Notres about Blazers

1870 – David Blazer living w/widow Beulah Allison

Blazers: “They were often members of religious groups whose beliefs did not coincide with the officially accepted dogma. On many occasions these religious dissidents were imprisoned, tortured, killed, robbed of their land and possessions, humiliated and threatened in many ways.” …. “While many of these refugee families may have stayed in the areas where they were reasonably well received, many opted to move on in search of more opportunities for material growth and broader religious and civil freedom. Sympathizers along the way donated money and offered temporary employment to those whose destinations were not always certain.” from  Blazer family history

Members of Cross Roads Presbyterian church in Penna; renamed Florence, merged with Paris.

Appraisal of David Blazer estate: William Allison, Daniel C. Riggs (son of Rev. Cyrus Riggs?), William C. McKamy (founding member & pastor? of Industry Cumberland Presby?)

John Blazer – died 1903… buried Camp Creek

Photo of John Blazer

Mrs. John (Sarah) Blazer attended Jacksonville Woman’s College, grad in 1839, member of ME Church

David Blazer m. Nancy Cavitt – 1852 member of Cross Roads Presby in PA

Joseph Hoy Blazer to NM, friendly w/natives in NM?

Blazer ancestor from Germany at age 9; Hoy name Scots Irish

“Union Co, Ky – Joseph Hoy & Mary Blazer (aunt of UGRR guys) – On the slave census for Union County, District 2, dated September 20 1850 Joseph Hoy is listed as the owner of three slaves. They were: 1 female, age 13, M (mulatto) I female, age 6, M, and 1 female, age 50, B (black). This was found on page 349, roll 442996. We would like to think that those listed were more in protective custody than in bondage”

Obituary of John Blazer from Northwest Christian Advocate, page 24, Sept 16, 1903  (publication of Methodist Church)

BLAZER JOHN. Blazer was born May 12 1814 near Frankfort Springs, Washington county, Pa. His parents were David and Sarah Hoy Blazer. They moved to McDonough county, Ill. and settled on a farm on Camp creek, in what is Industry township. In 1849 he moved to Rushville and while residing there married Mary Montgomery of Columbiana county, Ohio. In 1851 he and his wife moved to a farm on creek adjoining the farm he and his father’s family first occupied. There he lived until 1889. His first wife died in 1855 and in 1858 he married Mary Ann Phillips, who died in Macomb in 1899 to which city they had moved from the farm years before. On June 30, 1900, he left Macomb and made his home with his son James M. Blazer in Chicago where he died Aug. 24, 1903. In early life he united with the Presbyterian church and remained a member of that communion until the early 60’s when he joined our church. He died in full and regular standing in our church at Macomb. He was a staunch Abolitionist and a conductor on the “underground railway”, personally assisting in the escape of two hundred slaves, losing but one of all who came to him in their flight toward the north star. He was threatened with expulsion from the church and with imprisonment for his anti slavery sentiments and deeds. His only answer was that he must and would continue on those lines whatever might come. He said he did not expect to live to see slaves made free but his life should be given in aiding his country toward that consummation. But God graciously permitted him to live than forty years after the gathering of the of his anxious toll on behalf of his colored brother Thus after a life of eighty nine years which were spent in the state of Illinois, he died without sickness disease or pain in full hope a blissful immortality Of him it may be truly said “Well done, good and faithful servant, enter thou into the joy of thy Lord.”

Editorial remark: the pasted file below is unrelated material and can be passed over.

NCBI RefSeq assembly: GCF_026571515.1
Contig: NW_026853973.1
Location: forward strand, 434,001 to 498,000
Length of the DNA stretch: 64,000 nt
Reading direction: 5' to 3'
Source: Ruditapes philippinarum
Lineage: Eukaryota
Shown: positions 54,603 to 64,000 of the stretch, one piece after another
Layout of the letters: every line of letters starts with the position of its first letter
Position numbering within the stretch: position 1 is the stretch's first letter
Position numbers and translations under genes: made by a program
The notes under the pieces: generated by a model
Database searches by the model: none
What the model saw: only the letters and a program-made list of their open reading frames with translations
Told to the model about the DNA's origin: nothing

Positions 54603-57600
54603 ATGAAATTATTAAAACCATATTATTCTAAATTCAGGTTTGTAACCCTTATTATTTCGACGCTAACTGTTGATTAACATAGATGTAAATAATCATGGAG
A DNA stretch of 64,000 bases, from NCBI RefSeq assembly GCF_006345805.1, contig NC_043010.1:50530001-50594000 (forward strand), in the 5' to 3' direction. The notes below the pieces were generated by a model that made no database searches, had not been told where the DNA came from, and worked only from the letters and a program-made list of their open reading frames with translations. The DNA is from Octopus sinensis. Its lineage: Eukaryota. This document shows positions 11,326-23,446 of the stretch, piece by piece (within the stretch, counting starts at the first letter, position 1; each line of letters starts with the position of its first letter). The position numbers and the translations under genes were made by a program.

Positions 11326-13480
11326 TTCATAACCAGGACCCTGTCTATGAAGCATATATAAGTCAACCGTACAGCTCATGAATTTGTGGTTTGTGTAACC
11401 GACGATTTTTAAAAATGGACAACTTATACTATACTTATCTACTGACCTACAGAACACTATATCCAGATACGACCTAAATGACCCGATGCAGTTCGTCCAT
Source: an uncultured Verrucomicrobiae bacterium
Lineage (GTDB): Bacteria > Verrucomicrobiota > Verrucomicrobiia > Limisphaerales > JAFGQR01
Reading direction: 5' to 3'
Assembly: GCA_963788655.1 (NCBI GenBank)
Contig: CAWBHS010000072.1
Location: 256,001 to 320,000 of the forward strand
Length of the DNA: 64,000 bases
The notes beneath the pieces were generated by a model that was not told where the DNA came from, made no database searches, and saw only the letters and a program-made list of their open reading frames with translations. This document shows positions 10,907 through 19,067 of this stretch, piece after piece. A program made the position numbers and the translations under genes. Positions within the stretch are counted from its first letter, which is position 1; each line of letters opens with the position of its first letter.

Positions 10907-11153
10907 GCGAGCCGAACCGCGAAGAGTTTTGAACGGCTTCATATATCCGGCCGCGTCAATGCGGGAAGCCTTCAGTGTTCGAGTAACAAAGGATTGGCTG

History of M. E. Church: During the civil war an effort was made to build the first house of worship in Industry….found the names ….Blazers, …. p. 107, Grandma Flack’s Scrapbook Vol 1

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